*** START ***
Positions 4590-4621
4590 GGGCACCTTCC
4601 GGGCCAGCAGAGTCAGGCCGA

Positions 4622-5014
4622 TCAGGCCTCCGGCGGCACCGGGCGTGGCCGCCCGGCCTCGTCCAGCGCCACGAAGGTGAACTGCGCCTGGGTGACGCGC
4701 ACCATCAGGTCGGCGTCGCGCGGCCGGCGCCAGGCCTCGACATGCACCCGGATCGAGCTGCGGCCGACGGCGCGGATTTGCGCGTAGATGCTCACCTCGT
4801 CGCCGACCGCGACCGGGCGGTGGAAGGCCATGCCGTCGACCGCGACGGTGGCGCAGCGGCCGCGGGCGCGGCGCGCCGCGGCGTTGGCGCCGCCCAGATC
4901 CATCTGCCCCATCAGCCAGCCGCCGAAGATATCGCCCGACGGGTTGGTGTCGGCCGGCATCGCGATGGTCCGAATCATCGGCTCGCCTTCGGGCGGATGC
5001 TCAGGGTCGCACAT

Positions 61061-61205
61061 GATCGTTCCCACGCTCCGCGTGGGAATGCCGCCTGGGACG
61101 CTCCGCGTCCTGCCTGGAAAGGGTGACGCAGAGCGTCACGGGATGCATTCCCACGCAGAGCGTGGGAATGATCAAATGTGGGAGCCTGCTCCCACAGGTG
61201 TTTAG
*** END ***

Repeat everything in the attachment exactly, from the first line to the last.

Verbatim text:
Positions 4590-4621
4590 GGGCACCTTCC
4601 GGGCCAGCAGAGTCAGGCCGA

Positions 4622-5014
4622 TCAGGCCTCCGGCGGCACCGGGCGTGGCCGCCCGGCCTCGTCCAGCGCCACGAAGGTGAACTGCGCCTGGGTGACGCGC
4701 ACCATCAGGTCGGCGTCGCGCGGCCGGCGCCAGGCCTCGACATGCACCCGGATCGAGCTGCGGCCGACGGCGCGGATTTGCGCGTAGATGCTCACCTCGT
4801 CGCCGACCGCGACCGGGCGGTGGAAGGCCATGCCGTCGACCGCGACGGTGGCGCAGCGGCCGCGGGCGCGGCGCGCCGCGGCGTTGGCGCCGCCCAGATC
4901 CATCTGCCCCATCAGCCAGCCGCCGAAGATATCGCCCGACGGGTTGGTGTCGGCCGGCATCGCGATGGTCCGAATCATCGGCTCGCCTTCGGGCGGATGC
5001 TCAGGGTCGCACAT

Positions 61061-61205
61061 GATCGTTCCCACGCTCCGCGTGGGAATGCCGCCTGGGACG
61101 CTCCGCGTCCTGCCTGGAAAGGGTGACGCAGAGCGTCACGGGATGCATTCCCACGCAGAGCGTGGGAATGATCAAATGTGGGAGCCTGCTCCCACAGGTG
61201 TTTAG